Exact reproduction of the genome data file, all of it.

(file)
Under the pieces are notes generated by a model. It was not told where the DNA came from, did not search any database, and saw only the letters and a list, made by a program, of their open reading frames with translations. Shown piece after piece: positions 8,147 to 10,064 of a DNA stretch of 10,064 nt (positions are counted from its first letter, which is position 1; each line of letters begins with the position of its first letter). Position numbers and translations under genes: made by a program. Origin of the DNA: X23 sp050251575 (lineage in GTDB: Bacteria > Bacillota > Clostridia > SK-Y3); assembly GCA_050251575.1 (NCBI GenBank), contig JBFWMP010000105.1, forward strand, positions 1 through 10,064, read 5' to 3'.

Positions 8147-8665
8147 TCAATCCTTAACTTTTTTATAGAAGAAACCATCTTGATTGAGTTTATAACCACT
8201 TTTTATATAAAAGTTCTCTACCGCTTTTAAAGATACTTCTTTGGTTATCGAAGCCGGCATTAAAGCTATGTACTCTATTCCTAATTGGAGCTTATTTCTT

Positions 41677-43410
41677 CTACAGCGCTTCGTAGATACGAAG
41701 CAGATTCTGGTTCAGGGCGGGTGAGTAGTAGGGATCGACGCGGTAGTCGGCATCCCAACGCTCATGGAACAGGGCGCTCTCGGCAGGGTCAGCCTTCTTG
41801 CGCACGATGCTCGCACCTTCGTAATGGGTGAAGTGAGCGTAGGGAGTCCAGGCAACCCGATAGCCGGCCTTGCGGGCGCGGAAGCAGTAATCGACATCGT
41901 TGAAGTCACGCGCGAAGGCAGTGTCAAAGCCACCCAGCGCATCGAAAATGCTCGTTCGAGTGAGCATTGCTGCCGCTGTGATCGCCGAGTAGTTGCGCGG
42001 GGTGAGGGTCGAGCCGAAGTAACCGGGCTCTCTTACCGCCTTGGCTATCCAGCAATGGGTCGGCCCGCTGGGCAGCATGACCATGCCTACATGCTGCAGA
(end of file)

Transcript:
Under the pieces are notes generated by a model. It was not told where the DNA came from, did not search any database, and saw only the letters and a list, made by a program, of their open reading frames with translations. Shown piece after piece: positions 8,147 to 10,064 of a DNA stretch of 10,064 nt (positions are counted from its first letter, which is position 1; each line of letters begins with the position of its first letter). Position numbers and translations under genes: made by a program. Origin of the DNA: X23 sp050251575 (lineage in GTDB: Bacteria > Bacillota > Clostridia > SK-Y3); assembly GCA_050251575.1 (NCBI GenBank), contig JBFWMP010000105.1, forward strand, positions 1 through 10,064, read 5' to 3'.

Positions 8147-8665
8147 TCAATCCTTAACTTTTTTATAGAAGAAACCATCTTGATTGAGTTTATAACCACT
8201 TTTTATATAAAAGTTCTCTACCGCTTTTAAAGATACTTCTTTGGTTATCGAAGCCGGCATTAAAGCTATGTACTCTATTCCTAATTGGAGCTTATTTCTT

Positions 41677-43410
41677 CTACAGCGCTTCGTAGATACGAAG
41701 CAGATTCTGGTTCAGGGCGGGTGAGTAGTAGGGATCGACGCGGTAGTCGGCATCCCAACGCTCATGGAACAGGGCGCTCTCGGCAGGGTCAGCCTTCTTG
41801 CGCACGATGCTCGCACCTTCGTAATGGGTGAAGTGAGCGTAGGGAGTCCAGGCAACCCGATAGCCGGCCTTGCGGGCGCGGAAGCAGTAATCGACATCGT
41901 TGAAGTCACGCGCGAAGGCAGTGTCAAAGCCACCCAGCGCATCGAAAATGCTCGTTCGAGTGAGCATTGCTGCCGCTGTGATCGCCGAGTAGTTGCGCGG
42001 GGTGAGGGTCGAGCCGAAGTAACCGGGCTCTCTTACCGCCTTGGCTATCCAGCAATGGGTCGGCCCGCTGGGCAGCATGACCATGCCTACATGCTGCAGA